Once we’d arrived back at Kang’s motorbike, he found out that over the last 24 hours he’d somehow lost his key, so we both had to continue on foot while we waited for his wife to meet us at the bottom of the trail. Once we’d finally made it back to the village and my car, I chatted with Kang for a bit and we decided when would be the best time of year to make another summit attempt – he suggested April/May – and that next time we’d spend the first night camped at the small campsite at around 1000 m. And after asking him to cover some fresh leech bite with bandages to save the rental car seat covers, I was off into Nakhon Si Thammarat town for a night in a comfortable bed.
I had pre-booked three nights at Krung Ching substation of Khao Luang NP (the longest you can book using the DNPs online booking), but that was for the nights of the 5th, 6th, and 7th. However, with the change in plans due to bad weather on Khao Luang, I found myself with an extra night, so after mulling over whether I should check out other sites in the area, I finally made the decision to simply drive to Krung Ching a day early and see if I could stay another night. Luckily enough, the bungalow I had booked – all of them actually – was free for the night of the 4th as well, so I would now be staying at Krung Ching for four nights.
I didn’t end up leaving my hotel in Nakhon Si Thammarat too early because I wanted to go shopping at the adjacent Tesco for supplies before heading to Krung Ching, and by the time I’d finished shopping, driven to Krung Ching and arranged my stay, it was around 3 pm, so I head out up the entrance road for by first birding, and almost immediately while walking through the campsite had my first life, a brilliant Crimson-breasted Flowerpecker. Other birds seen in the campgrounds included Lesser Green Leafbirds, Scaly-breasted Bulbuls, an Asian Brown Flycatcher, a Drongo-cuckoo and a single Fiery Minivet – a bird that was much smaller and more orange than the only other possible minivet, Scarlet.
I then set off up the entrance road, spending time at the helipad both on the way up and down, with bird life being evident without being spectacular. However, there were some highlights including a fly-over from a calling Violet Cuckoo while at the helipad, great close up views of a perched Crested Serpent-Eagle, and another surprise in the form of a Crimson-winged Woodpecker, a species not too readily seen at Krung Ching. Later in the afternoon when almost back at the campgrounds, I was also afforded very good views of a pair of Red-bearded Bee-eaters, a species I had dipped on last time I was at Krung Ching and was keen to see on this occasion.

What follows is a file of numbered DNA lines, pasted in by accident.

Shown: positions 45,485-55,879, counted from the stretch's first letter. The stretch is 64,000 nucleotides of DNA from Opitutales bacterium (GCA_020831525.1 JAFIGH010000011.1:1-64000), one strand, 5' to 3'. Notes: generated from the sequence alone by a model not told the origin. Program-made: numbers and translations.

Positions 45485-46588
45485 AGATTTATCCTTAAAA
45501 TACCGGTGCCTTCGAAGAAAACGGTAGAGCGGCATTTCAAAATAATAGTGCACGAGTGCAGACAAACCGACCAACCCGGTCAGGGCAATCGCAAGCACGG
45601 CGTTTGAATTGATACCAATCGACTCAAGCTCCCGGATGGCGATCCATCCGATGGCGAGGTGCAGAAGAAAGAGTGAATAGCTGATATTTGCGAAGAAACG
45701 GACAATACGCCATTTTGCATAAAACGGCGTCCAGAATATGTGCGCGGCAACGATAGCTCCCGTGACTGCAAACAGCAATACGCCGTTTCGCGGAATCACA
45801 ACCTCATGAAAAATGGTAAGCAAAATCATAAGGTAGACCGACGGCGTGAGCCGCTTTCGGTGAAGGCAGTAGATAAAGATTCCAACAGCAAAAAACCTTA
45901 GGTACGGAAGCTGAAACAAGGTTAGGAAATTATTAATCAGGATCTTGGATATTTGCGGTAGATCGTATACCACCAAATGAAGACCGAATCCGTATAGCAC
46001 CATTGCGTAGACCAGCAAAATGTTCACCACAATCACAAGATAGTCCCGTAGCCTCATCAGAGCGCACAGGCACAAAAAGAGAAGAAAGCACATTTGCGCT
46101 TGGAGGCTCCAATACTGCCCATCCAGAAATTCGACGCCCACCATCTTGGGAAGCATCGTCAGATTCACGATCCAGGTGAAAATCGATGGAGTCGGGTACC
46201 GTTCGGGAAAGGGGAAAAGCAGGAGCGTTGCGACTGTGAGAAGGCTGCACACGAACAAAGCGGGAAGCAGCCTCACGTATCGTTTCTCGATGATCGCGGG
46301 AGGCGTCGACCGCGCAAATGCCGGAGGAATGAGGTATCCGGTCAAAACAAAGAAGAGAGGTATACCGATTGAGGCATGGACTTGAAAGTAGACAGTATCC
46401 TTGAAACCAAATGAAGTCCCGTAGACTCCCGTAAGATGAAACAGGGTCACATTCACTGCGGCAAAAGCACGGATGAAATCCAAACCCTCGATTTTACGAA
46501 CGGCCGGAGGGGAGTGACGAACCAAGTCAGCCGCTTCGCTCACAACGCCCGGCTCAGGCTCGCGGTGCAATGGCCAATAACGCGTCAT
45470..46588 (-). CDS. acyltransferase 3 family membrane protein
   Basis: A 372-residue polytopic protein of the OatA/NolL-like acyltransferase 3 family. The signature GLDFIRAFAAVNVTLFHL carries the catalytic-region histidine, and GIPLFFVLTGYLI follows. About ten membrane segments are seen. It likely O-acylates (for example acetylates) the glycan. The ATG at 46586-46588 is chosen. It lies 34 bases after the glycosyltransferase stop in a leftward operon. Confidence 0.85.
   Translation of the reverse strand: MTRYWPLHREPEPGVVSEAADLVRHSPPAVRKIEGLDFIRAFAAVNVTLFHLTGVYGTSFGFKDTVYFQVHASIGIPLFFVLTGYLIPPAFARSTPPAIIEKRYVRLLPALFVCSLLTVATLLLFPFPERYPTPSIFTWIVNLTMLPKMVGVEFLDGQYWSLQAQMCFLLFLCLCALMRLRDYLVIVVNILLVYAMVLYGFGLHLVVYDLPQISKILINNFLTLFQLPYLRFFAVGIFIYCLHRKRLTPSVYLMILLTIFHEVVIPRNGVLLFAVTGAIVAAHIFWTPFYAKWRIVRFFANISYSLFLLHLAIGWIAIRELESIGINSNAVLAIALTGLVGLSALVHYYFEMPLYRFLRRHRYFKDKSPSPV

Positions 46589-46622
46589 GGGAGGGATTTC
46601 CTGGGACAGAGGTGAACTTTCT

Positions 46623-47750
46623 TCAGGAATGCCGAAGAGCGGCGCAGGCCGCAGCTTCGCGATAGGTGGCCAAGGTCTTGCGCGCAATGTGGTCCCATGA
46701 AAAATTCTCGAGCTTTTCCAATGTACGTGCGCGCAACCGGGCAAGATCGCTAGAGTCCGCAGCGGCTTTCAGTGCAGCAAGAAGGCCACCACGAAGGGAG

I spent the next couple of hours hanging around in my cabin, but a little before 9 pm, I went for a walk around the campgrounds, and while doing so, a ranger came out and helped me look for Buffy Fish-Owl which we were able to locate perched on a vine above the stream behind the headquarter. And with that, I decided to hit the hay.
On this morning, while sitting in front of my cabin at around 6:45 am, I had both a Green Broadbill and Banded Kingfisher calling from not far away, but I could unfortunately not connect with either. I did, nonetheless, head off up the waterfall trail not long after, concentrating on the first couple of hundred metres. The highlights of this part of the morning included several Black-and-yellow Broadbills, Maroon Woodpeckers, a Green Iora, Purple-naped Spiderhunter, and a couple of Blyth’s Paradise-flycatchers. But by around 9 am, I decided to head back to my cabin to grab some supplies for a longer walk to the waterfall.
It turned out, that is was lucky I had planned this return to the cabin, for once back there, a young Thai guide was waiting for me. Another foreign birder living in Bangkok had given me the name of this guide, and I had been in contact with him and told him that I would be at Krung Ching for several days, and I had mentioned that I would like to enlist his services for one day; however, we had never formally arranged a time or date – he just turned up on this morning; so, after a bit of a chat, he asked me what I’d like to see and we set off along a small trail that lead, unbeknownst to me, from behind the cabins to a stream.
The birds along the stream weren’t easily spotted, but after a while a pair of Banded Broadbills were spotted, along with a Fulvous-chested Jungle-Flycatcher, a band of Grey-headed Babblers, and finally, after hearing calls for quite a quite, a single Green Broadbill was found once we’d left the gully we’d been exploring at arrived back on the waterfall trail. Unfortunately, due to the humidity, a tiny amount of water that must’ve gotten in my camera had caused my lens to fog up, and I was unable to get a picture of this brilliant green bird. Regardless of being unable to document the sighting with a pic, it had been a good morning, and we added Buff-rumped Woodpecker as we walked back to the campgrounds. We then arranged to meet back at HQ at around 2 pm, where my guide would take me to a place to set up a hide to look for some more skulking species.
The location of the makeshift hide was a few hundred metres along a stream behind the park’s headquarters, and after my guide – a former park ranger – had set everything up, we both sat and waited. As usually happens, things were quite quiet for the first little while, but slowly the birds started to arrive. I had frustrating flyby views of a Rufous-collared Kingfisher, as well as a silhouetted view of a Crested Jay – it seen clearly through my bins, but I was unfortunately unable to get anything more than a poor record shot. Other highlights from my time inside the hide included a female Banded Kingfisher which sat almost directly above the hide, giving neck-wrenching views, a couple of Fulvous-breasted Flycatchers, a female Siberian Blue Robin, and most surprisingly, a Green-backed Flycatcher, a species not even my guide had seen there before.